Insurance also would not have the intended goal. Insurance cannot be issued that would cover intentional acts (this is a fundamental principle of the property/causality insurance industry), leaving a very limited scope of coverage. The resulting policies would be very inexpensive since they would almost never be used. To make it worse, the NRA would likely get into the game and use it as a source of further funding.

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Response to Amishman (Reply #3)

Tue Dec 23, 2014, 12:43 PM

4. You are 6 times more likely to be a victim of homicide in the U.S. than in Canada

and 12 times more likely than the next most similar country. Registration does work.

With registration it becomes very difficult to sell a gun to a prohibited person and the consequences of doing so are dire for the seller.

With registration it is possible to find and confiscate the guns possessed by anyone who changes from a non-prohibited person to a prohibited.

With registration guns can be removed from the homes of people who, for mental health reasons, become a danger to themselves or others.

Besides we have it on good authority that gun owners are law abiding to a fault.

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Response to flamin lib (Reply #4)

Wed Jan 7, 2015, 01:20 PM

10. Yes, gun owners are always law abiding and not negligent or forgetful except when they are not.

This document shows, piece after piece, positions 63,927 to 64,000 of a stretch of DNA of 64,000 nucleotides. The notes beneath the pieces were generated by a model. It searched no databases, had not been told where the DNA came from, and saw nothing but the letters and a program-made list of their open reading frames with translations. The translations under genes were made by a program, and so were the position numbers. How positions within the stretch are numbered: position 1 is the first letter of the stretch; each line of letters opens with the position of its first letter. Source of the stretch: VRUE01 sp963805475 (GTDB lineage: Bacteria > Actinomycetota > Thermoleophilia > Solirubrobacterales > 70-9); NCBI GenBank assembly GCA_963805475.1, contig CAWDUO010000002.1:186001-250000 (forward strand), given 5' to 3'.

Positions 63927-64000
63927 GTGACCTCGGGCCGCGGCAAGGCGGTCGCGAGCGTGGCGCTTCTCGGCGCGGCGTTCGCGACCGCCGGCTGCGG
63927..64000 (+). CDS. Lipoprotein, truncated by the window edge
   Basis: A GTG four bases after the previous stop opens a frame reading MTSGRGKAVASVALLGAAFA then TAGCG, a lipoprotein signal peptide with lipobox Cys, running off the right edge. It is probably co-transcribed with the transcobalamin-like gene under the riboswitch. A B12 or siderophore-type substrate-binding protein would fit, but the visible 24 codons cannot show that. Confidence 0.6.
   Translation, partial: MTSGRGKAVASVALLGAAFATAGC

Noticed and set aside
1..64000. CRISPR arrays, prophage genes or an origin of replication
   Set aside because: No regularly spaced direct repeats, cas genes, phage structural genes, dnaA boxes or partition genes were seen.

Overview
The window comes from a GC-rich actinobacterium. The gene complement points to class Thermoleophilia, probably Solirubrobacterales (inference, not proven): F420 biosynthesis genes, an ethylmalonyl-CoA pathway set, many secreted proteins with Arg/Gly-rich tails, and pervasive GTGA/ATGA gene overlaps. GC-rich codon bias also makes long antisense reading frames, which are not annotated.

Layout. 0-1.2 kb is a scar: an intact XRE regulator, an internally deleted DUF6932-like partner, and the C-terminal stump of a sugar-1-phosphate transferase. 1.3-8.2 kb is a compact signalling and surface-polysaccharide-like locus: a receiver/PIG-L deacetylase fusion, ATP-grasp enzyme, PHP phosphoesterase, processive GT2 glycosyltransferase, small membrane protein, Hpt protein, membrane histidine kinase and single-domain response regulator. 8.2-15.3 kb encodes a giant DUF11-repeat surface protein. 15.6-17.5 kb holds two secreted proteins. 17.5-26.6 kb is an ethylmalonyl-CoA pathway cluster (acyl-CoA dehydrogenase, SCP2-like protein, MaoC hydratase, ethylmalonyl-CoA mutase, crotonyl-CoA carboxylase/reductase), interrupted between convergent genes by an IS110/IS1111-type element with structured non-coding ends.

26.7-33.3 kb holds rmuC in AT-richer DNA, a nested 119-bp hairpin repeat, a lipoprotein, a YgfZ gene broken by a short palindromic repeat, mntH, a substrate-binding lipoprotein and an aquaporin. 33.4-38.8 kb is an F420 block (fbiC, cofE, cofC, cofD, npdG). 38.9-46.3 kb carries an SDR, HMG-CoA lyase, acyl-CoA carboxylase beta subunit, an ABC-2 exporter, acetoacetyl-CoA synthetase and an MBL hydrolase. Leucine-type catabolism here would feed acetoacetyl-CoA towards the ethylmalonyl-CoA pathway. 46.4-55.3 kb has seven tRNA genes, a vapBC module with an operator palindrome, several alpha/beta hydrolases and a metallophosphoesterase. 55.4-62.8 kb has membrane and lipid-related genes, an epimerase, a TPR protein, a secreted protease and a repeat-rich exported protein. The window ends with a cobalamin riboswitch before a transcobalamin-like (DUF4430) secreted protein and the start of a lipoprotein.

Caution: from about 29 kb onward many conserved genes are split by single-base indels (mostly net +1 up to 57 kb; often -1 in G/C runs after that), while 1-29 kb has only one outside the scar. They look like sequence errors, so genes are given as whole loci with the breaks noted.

And the old "criminals and gun owners will not obey new laws" kind of argues for not having laws at all.

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Response to Fred Sanders (Original post)

Wed Jan 7, 2015, 12:09 AM

5. Well, cops know ita a "dangerous" job.

Start with switching to an unarmed police force. Armed response.teams can come out when necessary. Cops will be less likely to get shot since people know they dont have guns. Train them to disengage from armed suspects until a response team shows upm

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Response to ncjustice80 (Reply #5)

Wed Jan 7, 2015, 08:05 AM

6. Sorry, with 300 million guns in civilian hands disarming police would be......a mistake.

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Response to Fred Sanders (Reply #6)

Wed Jan 7, 2015, 08:07 AM

7. Why? Very few cops ever get shot, and many are with their own guns.

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Response to ncjustice80 (Reply #7)

Wed Jan 7, 2015, 08:09 AM

8. Would you patrol, protect and serve America and its streets unarmed? Not many are shot because they

have guns...you know...for self defence. No fucking way.

I thought self defence was the Big One for gun folk.

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Response to Fred Sanders (Reply #8)

Wed Jan 7, 2015, 08:12 AM

9. Im not a gun lover - I think 2a should be repealed :p

And I think not many are ahot because their job isnt as dangerous as they make the public think it is. Conveniance store clerks, truck drivers, and pizza delivery people all have statistically more dangerous jobs.